The red abalone has been a staple of California fisheries and markets for decades. The glossy, mother-of-pearl shells can be found strung up on local fences, and their tender meat is a seafood delicacy. But naturally occurring diseases, climate change and habitats crowded by invasive purple urchins have contributed to massive declines in the populations of this unique California species. As abalone become more scarce, the California Department of Fish and Wildlife have enforced hefty regulations to limit the removal of abalone from the wild. Commercial fisheries have been closed since the 1990s, and a ban on recreational abalone diving is now in place through 2021.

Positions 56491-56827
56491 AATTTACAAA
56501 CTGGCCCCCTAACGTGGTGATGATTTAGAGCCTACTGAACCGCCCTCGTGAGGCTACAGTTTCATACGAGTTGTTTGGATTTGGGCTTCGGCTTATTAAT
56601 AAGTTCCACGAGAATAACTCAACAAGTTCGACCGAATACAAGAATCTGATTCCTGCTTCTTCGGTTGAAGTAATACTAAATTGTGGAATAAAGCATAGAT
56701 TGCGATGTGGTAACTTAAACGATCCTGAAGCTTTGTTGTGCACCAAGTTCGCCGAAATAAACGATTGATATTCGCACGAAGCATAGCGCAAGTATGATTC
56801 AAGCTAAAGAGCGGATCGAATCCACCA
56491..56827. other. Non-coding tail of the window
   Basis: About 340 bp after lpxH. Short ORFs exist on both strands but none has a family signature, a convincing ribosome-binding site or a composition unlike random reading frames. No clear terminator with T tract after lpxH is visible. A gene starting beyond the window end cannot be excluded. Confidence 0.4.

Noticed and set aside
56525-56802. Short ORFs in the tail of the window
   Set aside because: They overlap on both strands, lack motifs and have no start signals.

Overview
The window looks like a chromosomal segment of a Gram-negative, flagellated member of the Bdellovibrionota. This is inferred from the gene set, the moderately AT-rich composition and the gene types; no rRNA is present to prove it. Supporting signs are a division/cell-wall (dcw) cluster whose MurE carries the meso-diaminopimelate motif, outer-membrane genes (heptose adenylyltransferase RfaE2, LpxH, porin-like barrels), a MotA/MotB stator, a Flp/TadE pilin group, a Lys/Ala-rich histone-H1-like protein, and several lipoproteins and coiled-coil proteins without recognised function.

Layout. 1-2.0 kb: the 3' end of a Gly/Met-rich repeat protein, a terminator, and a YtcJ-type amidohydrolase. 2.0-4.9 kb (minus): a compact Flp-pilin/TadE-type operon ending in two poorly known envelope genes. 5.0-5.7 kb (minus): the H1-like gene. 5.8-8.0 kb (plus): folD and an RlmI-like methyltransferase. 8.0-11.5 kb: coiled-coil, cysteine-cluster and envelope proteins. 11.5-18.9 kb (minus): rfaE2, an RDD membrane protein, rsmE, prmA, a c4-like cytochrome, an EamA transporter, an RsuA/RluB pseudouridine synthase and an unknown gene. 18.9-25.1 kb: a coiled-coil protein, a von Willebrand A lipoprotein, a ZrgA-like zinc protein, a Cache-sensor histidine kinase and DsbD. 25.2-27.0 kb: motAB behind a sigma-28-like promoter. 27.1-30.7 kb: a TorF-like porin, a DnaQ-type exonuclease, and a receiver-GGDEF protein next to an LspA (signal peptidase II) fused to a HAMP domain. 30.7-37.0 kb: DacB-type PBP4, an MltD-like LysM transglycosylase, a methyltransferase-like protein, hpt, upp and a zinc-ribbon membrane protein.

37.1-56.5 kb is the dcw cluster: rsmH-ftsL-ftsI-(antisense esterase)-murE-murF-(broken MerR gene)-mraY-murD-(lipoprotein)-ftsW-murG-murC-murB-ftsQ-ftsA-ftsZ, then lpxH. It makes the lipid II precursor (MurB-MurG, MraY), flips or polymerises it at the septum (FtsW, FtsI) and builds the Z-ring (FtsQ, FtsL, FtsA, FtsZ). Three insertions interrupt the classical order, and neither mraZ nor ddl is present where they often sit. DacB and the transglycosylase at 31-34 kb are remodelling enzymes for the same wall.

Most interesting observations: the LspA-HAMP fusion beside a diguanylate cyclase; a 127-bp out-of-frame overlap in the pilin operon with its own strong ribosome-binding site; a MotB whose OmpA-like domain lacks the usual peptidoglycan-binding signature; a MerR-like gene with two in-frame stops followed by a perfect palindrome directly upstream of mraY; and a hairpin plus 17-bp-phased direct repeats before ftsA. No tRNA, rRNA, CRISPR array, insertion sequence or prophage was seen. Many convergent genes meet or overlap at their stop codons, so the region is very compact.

The loss of the red abalone is not just a blow to the kelp forest ecosystem, but also to the sense of California’s coastal identity. Scientists, fishermen, divers and long-time residents recognize the abalone’s cultural significance and are working to ensure their survival.
Watch the film above to learn more about how the community is responding to the abalone decline.